Tag Archives: John the Baptist

A Voice Crying in The Wilderness

I did the original draft of this post close to two weeks ago, but decided to hold off posting it for reasons that will become clear as we go through the new version below. I want to dedicate this post to those former high school classmates who were on my Facebook “friends” list with whom I have had an interesting exchange of comments in the last week. I’m not going to name names. There is no need for that because the relevant parties will know who I am talking about, if they happen to read this.

 

The whole thing started over a week ago when one of my friends called me Bernard instead of Bernhard. You would think that someone that I went to school with for six years and whose brother I considered my best friend would know my name. At least he did not call me Bernie, which is the name that most people called me back in high school. That is the name I absolutely hate. Even my mother really disliked people calling me Bernie. She often asked me why I put up with it. I explained that I had tried to get people to call me Bernhard when we first moved to Willow Grove, PA, and I started attending North Willow Grove elementary school. That was an exercise in futility. Back in those days I did not enjoy banging my head against the brick wall, so I gave up and resigned myself to being Bernie. I also swore to myself that the first chance I got I would change my name to something people would have a hard time screwing up.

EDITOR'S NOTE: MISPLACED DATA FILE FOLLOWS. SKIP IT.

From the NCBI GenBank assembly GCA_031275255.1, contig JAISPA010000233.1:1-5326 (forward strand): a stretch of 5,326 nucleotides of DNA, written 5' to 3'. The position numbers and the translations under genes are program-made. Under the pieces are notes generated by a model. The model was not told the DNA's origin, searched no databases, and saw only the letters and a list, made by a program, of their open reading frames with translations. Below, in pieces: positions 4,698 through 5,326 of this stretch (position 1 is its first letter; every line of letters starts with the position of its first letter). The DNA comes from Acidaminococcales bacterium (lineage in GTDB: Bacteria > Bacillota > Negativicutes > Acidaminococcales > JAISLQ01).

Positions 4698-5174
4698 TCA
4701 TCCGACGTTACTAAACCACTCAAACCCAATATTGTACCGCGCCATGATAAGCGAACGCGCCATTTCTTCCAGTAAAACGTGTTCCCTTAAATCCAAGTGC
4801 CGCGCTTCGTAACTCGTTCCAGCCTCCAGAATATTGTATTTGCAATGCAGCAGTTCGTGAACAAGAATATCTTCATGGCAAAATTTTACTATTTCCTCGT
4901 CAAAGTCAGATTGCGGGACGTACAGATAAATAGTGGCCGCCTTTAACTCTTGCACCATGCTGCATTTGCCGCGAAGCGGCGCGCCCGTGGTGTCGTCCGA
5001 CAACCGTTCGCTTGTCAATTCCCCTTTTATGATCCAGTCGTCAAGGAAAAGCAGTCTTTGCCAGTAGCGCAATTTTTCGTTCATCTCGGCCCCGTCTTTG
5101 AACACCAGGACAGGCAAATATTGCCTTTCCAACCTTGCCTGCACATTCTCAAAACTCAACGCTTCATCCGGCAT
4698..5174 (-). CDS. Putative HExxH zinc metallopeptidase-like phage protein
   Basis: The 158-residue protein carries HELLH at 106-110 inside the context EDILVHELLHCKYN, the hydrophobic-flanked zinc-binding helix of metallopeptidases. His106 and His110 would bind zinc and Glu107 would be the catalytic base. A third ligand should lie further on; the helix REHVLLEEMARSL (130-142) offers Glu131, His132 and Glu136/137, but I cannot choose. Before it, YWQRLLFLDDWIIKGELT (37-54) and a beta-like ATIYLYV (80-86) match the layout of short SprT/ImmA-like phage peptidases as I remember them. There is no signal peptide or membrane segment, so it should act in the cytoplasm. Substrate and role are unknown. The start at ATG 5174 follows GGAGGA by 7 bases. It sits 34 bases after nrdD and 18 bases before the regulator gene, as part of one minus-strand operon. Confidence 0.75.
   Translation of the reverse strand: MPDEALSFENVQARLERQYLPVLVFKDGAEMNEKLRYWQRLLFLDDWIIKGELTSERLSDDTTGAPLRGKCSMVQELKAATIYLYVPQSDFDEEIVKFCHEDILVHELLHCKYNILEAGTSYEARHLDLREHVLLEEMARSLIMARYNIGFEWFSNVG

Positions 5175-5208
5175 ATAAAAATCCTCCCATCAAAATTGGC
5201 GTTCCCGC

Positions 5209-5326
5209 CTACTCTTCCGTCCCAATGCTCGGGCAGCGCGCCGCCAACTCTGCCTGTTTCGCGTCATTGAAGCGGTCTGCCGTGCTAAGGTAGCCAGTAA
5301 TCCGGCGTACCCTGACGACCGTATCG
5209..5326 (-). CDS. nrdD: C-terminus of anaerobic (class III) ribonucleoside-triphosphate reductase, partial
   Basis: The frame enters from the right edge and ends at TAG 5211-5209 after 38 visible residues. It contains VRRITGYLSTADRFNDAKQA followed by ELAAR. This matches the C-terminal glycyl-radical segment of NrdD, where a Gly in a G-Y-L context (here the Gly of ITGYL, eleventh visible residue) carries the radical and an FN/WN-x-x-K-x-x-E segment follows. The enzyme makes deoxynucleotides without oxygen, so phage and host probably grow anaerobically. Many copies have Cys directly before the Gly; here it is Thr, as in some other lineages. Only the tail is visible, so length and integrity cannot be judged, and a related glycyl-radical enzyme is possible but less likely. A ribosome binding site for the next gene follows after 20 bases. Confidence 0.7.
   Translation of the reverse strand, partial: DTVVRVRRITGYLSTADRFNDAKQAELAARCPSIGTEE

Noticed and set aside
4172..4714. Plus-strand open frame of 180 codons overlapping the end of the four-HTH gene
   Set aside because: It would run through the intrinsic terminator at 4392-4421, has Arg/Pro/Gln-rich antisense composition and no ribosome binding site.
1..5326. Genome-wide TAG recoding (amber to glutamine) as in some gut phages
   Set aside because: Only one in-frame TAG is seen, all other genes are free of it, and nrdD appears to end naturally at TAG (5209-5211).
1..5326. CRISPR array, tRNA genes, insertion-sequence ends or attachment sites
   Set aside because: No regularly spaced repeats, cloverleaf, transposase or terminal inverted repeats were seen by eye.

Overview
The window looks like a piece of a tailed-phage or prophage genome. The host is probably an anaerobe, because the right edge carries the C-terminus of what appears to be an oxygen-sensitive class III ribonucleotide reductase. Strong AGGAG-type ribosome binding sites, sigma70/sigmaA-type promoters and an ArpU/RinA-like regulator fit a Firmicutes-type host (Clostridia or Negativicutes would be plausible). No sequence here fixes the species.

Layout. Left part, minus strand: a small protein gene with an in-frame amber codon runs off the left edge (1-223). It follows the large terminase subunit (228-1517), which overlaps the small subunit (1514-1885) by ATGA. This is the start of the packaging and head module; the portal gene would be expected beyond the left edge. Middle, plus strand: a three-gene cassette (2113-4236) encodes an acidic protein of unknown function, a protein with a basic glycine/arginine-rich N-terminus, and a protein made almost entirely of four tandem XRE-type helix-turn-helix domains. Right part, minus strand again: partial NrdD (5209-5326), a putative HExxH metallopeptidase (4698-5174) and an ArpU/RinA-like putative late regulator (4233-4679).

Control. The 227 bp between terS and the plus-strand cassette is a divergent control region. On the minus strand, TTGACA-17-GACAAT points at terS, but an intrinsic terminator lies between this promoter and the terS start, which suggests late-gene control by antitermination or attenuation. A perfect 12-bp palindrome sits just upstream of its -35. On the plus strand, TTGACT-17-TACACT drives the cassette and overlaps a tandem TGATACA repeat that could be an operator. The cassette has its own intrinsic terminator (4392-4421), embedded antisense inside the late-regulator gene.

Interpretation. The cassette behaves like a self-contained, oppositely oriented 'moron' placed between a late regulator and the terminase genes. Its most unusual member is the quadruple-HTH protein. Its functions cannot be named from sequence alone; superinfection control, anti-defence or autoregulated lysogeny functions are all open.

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A Voice Crying In The Wilderness

My legal first name is not John. What my real first name is not\r\nimportant unless you are with the government ot my bank. Those are the only two places I use my legal name. I’ve been John so long I don’t even answer to my legal first name anymore. What I want to talk about here is how I bcame John and why I’ve used that name for almost forty\r\nyears now.

When I was in third grade, my family moved from one suburb of Philadelphia to another suburb. That meant a change in schools. In my old school people used my full first name – a Germanic name – not a shortened version of it. No one teased me about my name or my accent or because I was an immigrant. Continue reading A Voice Crying In The Wilderness